Pumpkin’s beautiful orange color lets you know it’s loaded with an important antioxidant, beta-carotene. Beta-carotene is one of the plant carotenoids that is converted to vitamin A in the body. Besides being high in vitamin A pumpkin is also a great source of potassium and fiber.
1. Peel fresh ginger using a vegetable peeler or knife. Cut into thin strips.
2. In a medium saucepan combine 3 cups water, 1 cup sugar, and 1 cup thinly sliced, peeled fresh ginger. Bring to boiling; reduce heat. Simmer, covered, for 5 minutes. Remove from heat and let stand for 20 minutes.
3. Preheat oven to 200°F. Remove ginger pieces from liquid and place on a foil-lined baking sheet. Bake about 15 minutes or until ginger is almost dry but still chewy. Remove from oven. Toss ginger in more sugar to coat; cool. Store in airtight container in freezer for up to 2 months.
When I have a little extra time, I make a batch of Crystallized Ginger and keep it in the freezer to have on hand to garnish all kinds of desserts like this custard.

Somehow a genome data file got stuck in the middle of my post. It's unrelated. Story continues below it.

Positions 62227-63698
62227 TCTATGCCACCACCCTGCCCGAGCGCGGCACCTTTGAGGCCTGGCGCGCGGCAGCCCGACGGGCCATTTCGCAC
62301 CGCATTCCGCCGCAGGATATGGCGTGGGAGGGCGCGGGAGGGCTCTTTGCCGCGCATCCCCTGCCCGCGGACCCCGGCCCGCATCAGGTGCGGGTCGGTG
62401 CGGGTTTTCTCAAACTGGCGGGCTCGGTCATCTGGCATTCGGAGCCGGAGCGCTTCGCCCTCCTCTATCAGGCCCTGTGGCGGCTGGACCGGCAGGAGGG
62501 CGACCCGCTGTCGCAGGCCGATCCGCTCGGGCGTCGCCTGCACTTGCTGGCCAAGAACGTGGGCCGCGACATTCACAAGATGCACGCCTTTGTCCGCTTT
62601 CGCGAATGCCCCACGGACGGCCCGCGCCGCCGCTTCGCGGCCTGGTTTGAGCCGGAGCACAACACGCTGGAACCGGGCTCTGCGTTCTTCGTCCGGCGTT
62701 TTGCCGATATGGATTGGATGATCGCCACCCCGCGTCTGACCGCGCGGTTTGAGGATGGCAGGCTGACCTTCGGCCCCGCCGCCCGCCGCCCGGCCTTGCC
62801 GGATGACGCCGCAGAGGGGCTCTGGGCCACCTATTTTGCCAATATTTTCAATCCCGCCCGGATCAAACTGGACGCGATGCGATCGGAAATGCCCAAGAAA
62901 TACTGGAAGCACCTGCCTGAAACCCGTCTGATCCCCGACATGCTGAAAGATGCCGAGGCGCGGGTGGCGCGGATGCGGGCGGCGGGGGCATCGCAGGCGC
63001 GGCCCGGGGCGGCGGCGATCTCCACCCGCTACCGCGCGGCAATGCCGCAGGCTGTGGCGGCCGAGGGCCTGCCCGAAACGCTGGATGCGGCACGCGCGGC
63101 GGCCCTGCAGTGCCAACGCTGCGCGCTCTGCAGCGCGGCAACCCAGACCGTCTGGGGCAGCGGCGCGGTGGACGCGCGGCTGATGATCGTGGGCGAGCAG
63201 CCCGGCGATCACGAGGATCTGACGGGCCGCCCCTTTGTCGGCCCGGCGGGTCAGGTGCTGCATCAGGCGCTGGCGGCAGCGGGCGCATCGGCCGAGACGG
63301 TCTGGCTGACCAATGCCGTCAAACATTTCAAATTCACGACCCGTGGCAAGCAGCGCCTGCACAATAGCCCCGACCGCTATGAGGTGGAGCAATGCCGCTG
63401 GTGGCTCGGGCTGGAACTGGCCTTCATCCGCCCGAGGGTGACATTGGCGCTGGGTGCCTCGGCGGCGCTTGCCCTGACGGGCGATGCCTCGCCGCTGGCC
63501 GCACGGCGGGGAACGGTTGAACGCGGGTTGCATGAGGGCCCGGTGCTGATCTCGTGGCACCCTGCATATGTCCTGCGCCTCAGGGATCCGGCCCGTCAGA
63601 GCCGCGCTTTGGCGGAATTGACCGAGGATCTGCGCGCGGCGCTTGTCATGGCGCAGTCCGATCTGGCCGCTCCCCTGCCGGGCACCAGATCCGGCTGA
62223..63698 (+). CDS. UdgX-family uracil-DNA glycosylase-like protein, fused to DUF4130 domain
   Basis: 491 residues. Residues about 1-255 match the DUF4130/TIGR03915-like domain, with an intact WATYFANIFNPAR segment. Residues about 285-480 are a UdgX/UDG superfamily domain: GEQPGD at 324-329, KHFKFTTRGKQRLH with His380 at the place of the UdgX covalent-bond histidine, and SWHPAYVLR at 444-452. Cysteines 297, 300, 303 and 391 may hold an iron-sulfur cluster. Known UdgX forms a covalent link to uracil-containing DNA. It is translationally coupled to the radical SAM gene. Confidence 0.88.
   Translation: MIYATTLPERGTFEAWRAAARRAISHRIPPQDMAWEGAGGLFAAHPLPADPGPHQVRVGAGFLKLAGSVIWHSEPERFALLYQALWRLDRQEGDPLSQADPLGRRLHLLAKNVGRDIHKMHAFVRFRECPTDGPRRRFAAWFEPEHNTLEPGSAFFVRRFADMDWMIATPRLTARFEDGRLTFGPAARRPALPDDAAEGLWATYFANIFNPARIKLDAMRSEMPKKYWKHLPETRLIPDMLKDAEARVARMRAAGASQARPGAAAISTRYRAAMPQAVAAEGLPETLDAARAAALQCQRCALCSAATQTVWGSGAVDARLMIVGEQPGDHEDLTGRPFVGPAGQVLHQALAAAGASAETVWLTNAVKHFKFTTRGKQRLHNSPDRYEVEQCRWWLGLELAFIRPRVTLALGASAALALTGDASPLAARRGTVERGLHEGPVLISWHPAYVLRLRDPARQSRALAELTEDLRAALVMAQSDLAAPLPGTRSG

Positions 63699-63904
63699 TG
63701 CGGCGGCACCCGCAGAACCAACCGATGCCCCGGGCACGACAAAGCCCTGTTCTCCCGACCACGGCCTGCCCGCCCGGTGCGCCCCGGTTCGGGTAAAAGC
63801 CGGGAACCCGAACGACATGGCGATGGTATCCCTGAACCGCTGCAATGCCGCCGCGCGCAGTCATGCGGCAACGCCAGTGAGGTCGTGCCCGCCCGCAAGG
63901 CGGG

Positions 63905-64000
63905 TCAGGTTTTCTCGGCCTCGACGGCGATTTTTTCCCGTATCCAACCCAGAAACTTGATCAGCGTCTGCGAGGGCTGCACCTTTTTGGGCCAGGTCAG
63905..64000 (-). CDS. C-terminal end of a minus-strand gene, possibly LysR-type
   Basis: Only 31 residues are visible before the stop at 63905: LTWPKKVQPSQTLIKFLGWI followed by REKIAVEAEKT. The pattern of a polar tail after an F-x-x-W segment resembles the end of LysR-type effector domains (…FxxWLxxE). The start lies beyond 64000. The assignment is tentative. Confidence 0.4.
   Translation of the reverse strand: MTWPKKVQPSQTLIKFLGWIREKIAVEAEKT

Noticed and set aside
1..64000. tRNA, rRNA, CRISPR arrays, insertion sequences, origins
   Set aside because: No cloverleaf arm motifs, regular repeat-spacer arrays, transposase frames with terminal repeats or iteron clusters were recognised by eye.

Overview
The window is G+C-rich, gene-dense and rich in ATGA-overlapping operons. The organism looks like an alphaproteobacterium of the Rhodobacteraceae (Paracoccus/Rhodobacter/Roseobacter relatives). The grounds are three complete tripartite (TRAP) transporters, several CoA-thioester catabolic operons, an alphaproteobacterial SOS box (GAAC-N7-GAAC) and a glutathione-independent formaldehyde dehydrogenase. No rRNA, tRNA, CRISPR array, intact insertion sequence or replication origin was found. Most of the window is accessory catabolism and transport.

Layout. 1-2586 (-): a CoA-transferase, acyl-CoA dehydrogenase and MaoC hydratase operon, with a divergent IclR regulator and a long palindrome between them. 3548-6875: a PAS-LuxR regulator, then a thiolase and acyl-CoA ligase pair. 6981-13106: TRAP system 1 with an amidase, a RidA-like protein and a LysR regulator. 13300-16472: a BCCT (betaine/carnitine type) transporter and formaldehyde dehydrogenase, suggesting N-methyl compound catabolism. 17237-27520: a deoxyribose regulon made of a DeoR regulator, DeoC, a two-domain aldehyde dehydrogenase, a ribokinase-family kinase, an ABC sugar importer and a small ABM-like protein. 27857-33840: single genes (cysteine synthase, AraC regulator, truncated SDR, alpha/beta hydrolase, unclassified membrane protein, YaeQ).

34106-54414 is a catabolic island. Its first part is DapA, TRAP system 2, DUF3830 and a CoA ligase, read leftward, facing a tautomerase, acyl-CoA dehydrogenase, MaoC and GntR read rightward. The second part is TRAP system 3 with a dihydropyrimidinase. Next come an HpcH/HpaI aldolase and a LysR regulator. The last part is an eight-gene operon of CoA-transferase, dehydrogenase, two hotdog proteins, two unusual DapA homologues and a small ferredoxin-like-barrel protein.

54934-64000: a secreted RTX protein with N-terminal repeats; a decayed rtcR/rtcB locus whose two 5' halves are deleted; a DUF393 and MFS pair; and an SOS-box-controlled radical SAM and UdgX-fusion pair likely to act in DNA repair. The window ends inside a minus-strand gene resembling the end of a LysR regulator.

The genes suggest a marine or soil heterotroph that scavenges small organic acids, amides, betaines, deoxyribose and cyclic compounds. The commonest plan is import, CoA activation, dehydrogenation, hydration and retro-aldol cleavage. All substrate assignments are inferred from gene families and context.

Total Timeunder 1 hour
Make Ahead RecipeYes
OccasionCasual Dinner Party, Family Get-together
Dietary Considerationgluten-free, halal, kosher, peanut free, vegetarian
Taste and Texturecreamy, tangy
Type of Dishdessert
- 2 large eggs
- 1/2 cup sugar
- 3/4 teaspoon ground cinnamon
- 3/4 teaspoon ground ginger
- 1/4 teaspoon salt
- 1 15-ounce can pumpkin
- 1 5-ounce can fat-free evaporated milk
- Whipped cream
- Ground cinnamon
- 1 recipe Crystallized Ginger (see below)
Preheat oven to 350°F. Lightly grease eight 1-cup ramekins. Set aside. In a large bowl combine eggs, sugar, 3/4 teaspoon cinnamon, ground ginger, and salt. Stir in pumpkin and evaporated milk.
Pour into the prepared ramekins. Bake for 15 to 20 minutes or until centers are set. Remove from oven and cool on a wire rack. Top with whipped cream and more cinnamon. Garnish with Crystallized Ginger.
2011 Carol Field Dahlstrom, Inc.